Nam June Paik worked across a range of mediums, including mail art, film, sculpture, and performance, enthusiastically pushing back against the categories and boundaries of art. His distaste for established conventions was reflected in the humor with which he approached emerging media technology. In his long-standing relationship with Fluxus—an international network of artists interested in promoting a “revolutionary flood and tide in art”—he found a community that shared this attitude and approach.
Many of the works in this gallery explore chance, silence, nothingness, and the beauty of gradual change over time. They attest to the influence of the ideas of John Cage and Eastern philosophy on Paik and his Fluxus peers and embrace unpredictability by inviting audience participation. For other works, Paik modified found objects such as toy trucks or clocks, extending Marcel Duchamp’s early-twentieth-century concept of the readymade: a mass-produced object removed from its intended context and presented as art.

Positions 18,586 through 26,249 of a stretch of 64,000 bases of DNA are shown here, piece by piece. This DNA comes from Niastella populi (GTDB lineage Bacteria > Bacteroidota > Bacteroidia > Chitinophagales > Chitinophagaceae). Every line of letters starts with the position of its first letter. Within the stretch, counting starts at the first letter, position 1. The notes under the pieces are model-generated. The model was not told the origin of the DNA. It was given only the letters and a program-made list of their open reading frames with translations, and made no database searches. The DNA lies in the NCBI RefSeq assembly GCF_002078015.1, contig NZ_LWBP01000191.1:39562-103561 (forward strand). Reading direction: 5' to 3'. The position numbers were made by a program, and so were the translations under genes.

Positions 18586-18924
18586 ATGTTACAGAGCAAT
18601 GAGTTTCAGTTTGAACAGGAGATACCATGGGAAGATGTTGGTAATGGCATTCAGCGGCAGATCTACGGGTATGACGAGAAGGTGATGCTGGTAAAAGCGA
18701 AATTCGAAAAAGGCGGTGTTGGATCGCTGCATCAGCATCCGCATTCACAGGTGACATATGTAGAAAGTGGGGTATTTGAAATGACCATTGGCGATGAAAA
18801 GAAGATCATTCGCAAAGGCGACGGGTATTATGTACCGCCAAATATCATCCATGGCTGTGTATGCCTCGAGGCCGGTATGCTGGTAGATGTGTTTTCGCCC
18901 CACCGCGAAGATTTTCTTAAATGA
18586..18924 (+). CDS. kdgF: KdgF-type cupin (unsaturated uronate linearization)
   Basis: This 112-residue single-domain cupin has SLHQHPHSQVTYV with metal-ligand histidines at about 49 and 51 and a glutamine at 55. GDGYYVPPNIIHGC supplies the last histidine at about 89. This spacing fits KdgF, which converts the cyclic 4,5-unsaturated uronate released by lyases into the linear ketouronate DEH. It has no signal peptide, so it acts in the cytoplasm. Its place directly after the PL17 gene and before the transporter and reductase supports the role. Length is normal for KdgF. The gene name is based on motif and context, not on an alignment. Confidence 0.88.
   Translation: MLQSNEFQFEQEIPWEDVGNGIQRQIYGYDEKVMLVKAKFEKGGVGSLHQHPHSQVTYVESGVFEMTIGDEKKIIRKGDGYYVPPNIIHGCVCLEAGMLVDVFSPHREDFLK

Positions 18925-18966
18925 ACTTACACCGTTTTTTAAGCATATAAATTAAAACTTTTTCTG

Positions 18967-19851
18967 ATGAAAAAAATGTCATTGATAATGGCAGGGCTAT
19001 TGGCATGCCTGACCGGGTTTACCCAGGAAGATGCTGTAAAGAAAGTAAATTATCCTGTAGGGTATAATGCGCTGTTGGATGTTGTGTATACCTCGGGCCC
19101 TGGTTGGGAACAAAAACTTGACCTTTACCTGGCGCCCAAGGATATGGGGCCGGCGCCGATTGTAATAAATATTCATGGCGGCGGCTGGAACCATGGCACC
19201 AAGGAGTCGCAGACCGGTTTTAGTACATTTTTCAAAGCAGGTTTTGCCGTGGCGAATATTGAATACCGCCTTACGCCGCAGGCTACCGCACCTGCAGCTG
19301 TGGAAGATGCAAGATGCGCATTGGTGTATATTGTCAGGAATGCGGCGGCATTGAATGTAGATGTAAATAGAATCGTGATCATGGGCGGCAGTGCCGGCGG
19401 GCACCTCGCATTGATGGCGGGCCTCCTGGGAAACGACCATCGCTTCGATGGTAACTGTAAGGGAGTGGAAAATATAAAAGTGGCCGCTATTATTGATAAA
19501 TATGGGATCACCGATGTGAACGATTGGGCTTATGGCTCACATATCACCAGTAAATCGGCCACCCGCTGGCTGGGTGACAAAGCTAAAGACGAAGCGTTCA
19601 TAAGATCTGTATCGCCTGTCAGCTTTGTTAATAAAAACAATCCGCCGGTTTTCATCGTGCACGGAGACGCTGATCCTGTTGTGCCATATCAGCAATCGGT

Organized by Christophe Cherix, The Robert Lehman Foundation Chief Curator of Drawings and Prints, with Jon Hendricks, Consulting Curator for The Gilbert and Lila Silverman Fluxus Collection, and Danielle Johnson, former Curatorial Assistant, Department of Drawings and Prints.